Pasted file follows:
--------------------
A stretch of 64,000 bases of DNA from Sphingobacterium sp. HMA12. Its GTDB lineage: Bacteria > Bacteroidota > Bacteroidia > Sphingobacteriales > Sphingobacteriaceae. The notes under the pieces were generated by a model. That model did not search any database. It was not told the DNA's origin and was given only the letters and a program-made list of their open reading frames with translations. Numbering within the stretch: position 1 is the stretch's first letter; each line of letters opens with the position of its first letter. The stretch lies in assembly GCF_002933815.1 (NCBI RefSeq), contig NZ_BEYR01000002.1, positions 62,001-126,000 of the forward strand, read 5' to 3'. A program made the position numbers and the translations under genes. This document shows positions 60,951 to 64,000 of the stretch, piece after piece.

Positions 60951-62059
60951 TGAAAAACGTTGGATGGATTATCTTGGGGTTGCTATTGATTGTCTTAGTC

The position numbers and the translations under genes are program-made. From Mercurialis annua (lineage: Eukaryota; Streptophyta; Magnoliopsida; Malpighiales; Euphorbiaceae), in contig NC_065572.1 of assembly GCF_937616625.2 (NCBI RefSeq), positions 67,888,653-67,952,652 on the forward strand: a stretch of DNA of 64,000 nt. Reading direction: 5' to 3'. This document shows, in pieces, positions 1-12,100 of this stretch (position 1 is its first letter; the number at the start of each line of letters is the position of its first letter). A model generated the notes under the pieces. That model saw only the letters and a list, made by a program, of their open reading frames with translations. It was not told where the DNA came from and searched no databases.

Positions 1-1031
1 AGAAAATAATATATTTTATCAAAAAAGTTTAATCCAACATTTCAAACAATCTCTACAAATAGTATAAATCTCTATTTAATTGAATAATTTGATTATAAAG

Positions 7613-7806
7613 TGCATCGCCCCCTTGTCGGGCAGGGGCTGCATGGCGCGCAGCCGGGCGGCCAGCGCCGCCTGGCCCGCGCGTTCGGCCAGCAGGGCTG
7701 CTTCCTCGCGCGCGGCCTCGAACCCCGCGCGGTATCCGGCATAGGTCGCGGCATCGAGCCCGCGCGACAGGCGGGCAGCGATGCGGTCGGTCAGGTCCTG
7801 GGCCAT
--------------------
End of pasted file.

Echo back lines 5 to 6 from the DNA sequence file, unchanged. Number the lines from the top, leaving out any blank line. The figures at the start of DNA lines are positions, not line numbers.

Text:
Positions 1-1031
1 AGAAAATAATATATTTTATCAAAAAAGTTTAATCCAACATTTCAAACAATCTCTACAAATAGTATAAATCTCTATTTAATTGAATAATTTGATTATAAAG